"Take care of yourselves and each other, and always remember my motto:
Itís ok to work hard, as long as you play harder."
in an email to his parents 7/02
December 3, 2002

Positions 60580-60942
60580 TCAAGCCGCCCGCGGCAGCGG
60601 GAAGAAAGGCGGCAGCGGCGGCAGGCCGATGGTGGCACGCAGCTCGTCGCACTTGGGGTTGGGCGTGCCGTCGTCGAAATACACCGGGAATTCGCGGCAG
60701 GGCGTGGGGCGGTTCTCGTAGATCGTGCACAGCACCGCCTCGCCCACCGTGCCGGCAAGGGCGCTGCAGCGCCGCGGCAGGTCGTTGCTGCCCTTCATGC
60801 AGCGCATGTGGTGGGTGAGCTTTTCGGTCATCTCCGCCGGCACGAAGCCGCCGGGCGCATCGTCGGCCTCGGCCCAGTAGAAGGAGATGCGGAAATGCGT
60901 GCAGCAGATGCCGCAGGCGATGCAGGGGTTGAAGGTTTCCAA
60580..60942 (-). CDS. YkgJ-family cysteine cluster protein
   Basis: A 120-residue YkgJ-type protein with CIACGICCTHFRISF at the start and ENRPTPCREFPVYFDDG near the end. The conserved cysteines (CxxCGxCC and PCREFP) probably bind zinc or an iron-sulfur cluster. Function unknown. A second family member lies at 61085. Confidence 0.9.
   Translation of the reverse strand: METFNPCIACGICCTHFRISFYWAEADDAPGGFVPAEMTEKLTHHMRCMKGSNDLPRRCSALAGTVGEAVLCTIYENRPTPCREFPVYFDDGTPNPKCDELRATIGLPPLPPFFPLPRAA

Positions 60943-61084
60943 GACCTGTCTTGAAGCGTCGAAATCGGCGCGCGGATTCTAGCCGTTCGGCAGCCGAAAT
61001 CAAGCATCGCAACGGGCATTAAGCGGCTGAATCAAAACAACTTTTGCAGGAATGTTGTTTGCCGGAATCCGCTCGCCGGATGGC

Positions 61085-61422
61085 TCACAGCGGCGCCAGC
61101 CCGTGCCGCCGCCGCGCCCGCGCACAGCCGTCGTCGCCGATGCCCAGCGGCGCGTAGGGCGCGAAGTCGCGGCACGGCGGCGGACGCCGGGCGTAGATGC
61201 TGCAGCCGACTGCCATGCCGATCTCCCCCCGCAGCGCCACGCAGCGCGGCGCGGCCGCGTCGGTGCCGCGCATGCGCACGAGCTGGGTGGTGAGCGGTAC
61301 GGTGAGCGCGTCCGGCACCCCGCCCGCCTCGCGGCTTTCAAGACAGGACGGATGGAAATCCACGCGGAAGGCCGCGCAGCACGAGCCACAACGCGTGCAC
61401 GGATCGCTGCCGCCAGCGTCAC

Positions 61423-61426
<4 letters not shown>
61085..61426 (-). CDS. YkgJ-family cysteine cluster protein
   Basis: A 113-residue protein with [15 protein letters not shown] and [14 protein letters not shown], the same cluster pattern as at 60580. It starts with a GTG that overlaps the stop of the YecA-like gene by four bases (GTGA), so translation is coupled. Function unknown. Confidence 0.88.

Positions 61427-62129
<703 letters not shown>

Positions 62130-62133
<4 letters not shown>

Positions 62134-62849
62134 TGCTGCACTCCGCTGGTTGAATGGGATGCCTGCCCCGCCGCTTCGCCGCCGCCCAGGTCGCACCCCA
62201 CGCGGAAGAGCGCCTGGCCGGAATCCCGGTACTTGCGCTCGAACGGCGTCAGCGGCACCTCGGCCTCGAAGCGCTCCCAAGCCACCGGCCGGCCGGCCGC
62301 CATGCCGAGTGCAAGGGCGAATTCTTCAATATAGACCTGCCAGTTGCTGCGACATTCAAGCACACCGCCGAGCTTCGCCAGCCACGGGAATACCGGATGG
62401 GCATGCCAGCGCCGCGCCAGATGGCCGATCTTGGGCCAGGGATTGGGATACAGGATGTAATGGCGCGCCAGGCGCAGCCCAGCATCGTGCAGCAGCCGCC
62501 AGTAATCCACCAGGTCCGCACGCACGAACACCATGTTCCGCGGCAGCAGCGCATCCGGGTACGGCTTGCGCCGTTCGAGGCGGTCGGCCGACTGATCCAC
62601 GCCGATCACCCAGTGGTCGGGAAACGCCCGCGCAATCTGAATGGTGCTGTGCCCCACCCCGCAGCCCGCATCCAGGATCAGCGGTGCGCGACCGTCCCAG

I can remember the first time I met Joe, when he was visiting the College of Charleston prior to his first year. He seemed like your average surfer, easy-going and as stoked as anyone I ever met. Over the next few years we surfed alongside eachother at the Washout at Folly. I remember thinking to myself that this kid surfs pretty well, considering he was from Orlando. He had a natural ability that I wished I had. It was'nt until I travelled to Costa Rica with him in June of 1998 that I really came to know him. We had quite a crew to say the least: Jordan, Pucket, Glen, Bird, Joe and myself. I believe it was his first of many surf trips. Like many trips before, there was the occasional arguments over where we were going to surf and where would be the best spot. Everyone would get mad, except for Joe. He just went with the flow, he was just happy to be in a tropical paradise scoring perfect waves. He had the best attitude of anyone; he had that eternal stoke that everyone wished they had. Even if the waves were bad, he never lost his enthusiasm. I can remember one session at Tulin, I think that's how you spell it, anyways, it was a beautiful evening and the surf was about as fun as it gets. Overhead, offshore and barreling, the waves were plentiful and perfect. After getting our fair share we called it a session, and I'll never forget how thankful and happy he was to be a part of it. Those waves made him smile like no other. He did'nt say much or boast about all the waves that he caught, that was'nt his style, he just took it all in. He wore that eternal smile. After traveling to France with Jordan in the summer of 1999, I moved to Wrightsville Beach, North Carolina and even though I never spoke with him, I heard bits and pieces about his surf travels. I was definitely jealous, but knew that Joe and Jordan were taking full advantage of the opportunity. It was only a couple of weeks ago that I heard about the loss of Joe. I was overcome with anger and sadness. My thoughts and prayers go out to the Milligan family. You should be proud of the fact that your son touched the lives of many and that we can only strive to touch as many people in our lives as Joe did in his. Joe, you will be deeply missed by many, and even though I did'nt know you that well, you touched my life. I'll be thinking of you the next time I pull-in to that backside tube, grinning from ear to ear.
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